“We wanted to get a new car, but we can’t do anything with this one,” Salazar said, adding that he doesn’t understand why GM wouldn’t be responsible. “It’s not like someone else made the vehicle.”
The 100-plus suits, filed on Oct. 14 as two proposed class actions on behalf of all owners of recalled cars, are combined before U.S. District Judge Jesse Furman in federal court in Manhattan.
One of the actions is on behalf of drivers of vehicles purchased after the bankruptcy that were recalled for various defects. It seeks more than $10 billion in compensation and damages for fallen car prices. More than 20 million customers could join that suit, said plaintiffs’ lawyer Steve Berman, of Hagens Berman Sobol Shapiro LLP. The claim of Salazar, who bought his used car in 2010, would be covered by this class.
The other action filed last month is for recalled vehicles that were purchased before GM emerged from bankruptcy.
GM claims bankruptcy-shield protection for vehicles in both actions. Both are awaiting Gerber’s decision.
When Gerber freed GM from most obligations for its predecessor’s cars in 2009, he said that was the U.S. Treasury’s price for buying the revamped automaker’s stock. In a shaky economy, Treasury officials wanted GM to take on minimal liabilities so it could prosper, leaving the big burdens with its bankrupt predecessor, he said.
Since then, the company has built a new lineup of critically acclaimed cars, helping it return to profitability and maintain the buffer of cash it gained in the bankruptcy. GM’s available liquidity was $36.6 billion at the end of September, down from $37.3 billion a year earlier, in part because of lingering costs to cover recall expenses.
As recently as 2012, Gerber decided his rulings were still valid, rejecting Saturn owners’ requests for payments related to transmission repairs.
Then came the ignition-switch recall. In June, an investigator paid by GM reported the company’s decade-long knowledge of the faulty switch.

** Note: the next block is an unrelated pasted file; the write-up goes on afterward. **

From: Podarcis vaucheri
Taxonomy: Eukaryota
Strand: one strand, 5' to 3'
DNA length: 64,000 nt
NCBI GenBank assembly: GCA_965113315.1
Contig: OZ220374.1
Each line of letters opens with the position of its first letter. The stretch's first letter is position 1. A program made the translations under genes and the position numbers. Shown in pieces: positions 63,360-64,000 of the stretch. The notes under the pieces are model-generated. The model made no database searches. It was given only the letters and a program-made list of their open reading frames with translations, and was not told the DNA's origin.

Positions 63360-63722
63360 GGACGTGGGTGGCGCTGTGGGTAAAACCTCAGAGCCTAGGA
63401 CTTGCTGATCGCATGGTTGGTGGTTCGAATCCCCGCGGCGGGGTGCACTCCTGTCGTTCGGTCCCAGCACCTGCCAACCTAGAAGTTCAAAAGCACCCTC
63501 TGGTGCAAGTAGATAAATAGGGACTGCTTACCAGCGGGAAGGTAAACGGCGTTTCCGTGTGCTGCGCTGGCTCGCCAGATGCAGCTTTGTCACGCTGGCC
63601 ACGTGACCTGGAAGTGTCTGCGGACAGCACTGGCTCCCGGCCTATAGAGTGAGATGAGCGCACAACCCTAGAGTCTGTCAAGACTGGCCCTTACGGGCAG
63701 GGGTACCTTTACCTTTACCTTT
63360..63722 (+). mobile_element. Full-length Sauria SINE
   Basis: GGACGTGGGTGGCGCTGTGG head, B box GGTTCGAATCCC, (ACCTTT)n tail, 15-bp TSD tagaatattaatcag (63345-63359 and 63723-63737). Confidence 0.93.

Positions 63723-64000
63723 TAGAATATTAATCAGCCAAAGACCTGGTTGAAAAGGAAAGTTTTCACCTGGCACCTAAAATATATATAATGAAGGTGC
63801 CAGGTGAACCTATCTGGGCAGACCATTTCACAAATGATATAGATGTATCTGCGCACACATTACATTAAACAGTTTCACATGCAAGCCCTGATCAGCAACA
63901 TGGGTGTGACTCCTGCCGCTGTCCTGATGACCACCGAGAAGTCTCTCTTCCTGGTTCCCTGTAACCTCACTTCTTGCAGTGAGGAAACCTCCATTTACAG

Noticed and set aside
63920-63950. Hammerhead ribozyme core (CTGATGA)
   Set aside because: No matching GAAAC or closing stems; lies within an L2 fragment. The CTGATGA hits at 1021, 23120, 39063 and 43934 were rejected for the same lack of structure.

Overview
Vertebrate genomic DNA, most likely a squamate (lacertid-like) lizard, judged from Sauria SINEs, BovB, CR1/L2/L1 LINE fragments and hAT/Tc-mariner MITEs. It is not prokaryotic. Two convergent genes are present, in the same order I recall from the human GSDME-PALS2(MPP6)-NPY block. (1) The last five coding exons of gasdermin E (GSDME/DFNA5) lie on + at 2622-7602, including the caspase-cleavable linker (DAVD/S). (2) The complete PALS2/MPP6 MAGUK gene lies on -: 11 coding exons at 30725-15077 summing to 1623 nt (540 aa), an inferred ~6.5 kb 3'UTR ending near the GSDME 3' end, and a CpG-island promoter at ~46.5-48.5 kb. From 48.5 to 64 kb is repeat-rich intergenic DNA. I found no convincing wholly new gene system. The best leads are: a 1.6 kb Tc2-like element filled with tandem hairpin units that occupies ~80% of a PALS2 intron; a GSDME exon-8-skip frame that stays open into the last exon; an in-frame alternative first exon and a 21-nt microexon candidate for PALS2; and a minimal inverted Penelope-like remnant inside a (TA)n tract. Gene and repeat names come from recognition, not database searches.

If then-Chief Executive Officer Fritz Henderson “knew about the switch problem and intended to keep it from me, that might constitute fraud on the court,” Gerber said at a July court conference in Manhattan. Henderson has said he didn’t know about the issue.
To understand GM’s potential liabilities, Bloomberg News examined price data and locations for the pool of 2.2 million cars subject to the initial recalls. The analysis used recoveries available under each state’s deceptive trade practices or consumer protection laws.
In 21 states, owners can claim a fixed amount, regardless of actual lost value — from $25 per model in Massachusetts to $10,000 in Kansas. In Texas and 15 other states, owners can automatically triple their lost value. Other states allow the judge to decide to triple the value on a case-by-case basis.
Bloomberg News determined the state-by-state location of 1.96 million vehicles using Polk data provided by Edmunds.com, a vehicle pricing and sales website. The rest weren’t in the Edmunds.com data, possibly because they aren’t still on the road. Estimated values for the models in January and August — before and after the recall, respectively — were provided by Kelley Blue Book, which tracks car and truck prices.
Relatively few of the vehicles subject to the initial recall were made after GM’s bankruptcy. For those, GM would be liable for more than $472 million in economic-loss payments.
If Gerber rules that vehicle owners can try to collect economic damages on pre-bankruptcy cars, it would add about $2 billion to the potential payout — making GM’s liability for statutory damages roughly $2.5 billion in all, according to this analysis.
GM declined to comment on any potential costs associated with losing its bankruptcy shield.
For an automaker, $2 billion is a “princely sum” that could be used to create an entire new vehicle platform and engine, said Larry Dominique, a former vice president of product planning for Nissan Motor Co. Or, it could cover the cost of retrofitting an existing factory for a new product or developing two new models off an existing platform, said Dominique, who is now president of ALG, which estimates vehicle resale values.
Most states also allow for punitive damages as well as recovery for attorney fees, which could push the potential liability higher.
If Gerber cracks open the shield, that may be only the beginning. Beyond the 2.2 million vehicles, GM has recalled more than 9.6 million cars and trucks for other ignition issues. More than 90 percent of those were built before the company emerged from bankruptcy.
GM, anticipating suits over all old GM car defects, has asked Gerber to knock them out along with the ignition-switch actions.
–With assistance from Tim Higgins in San Francisco.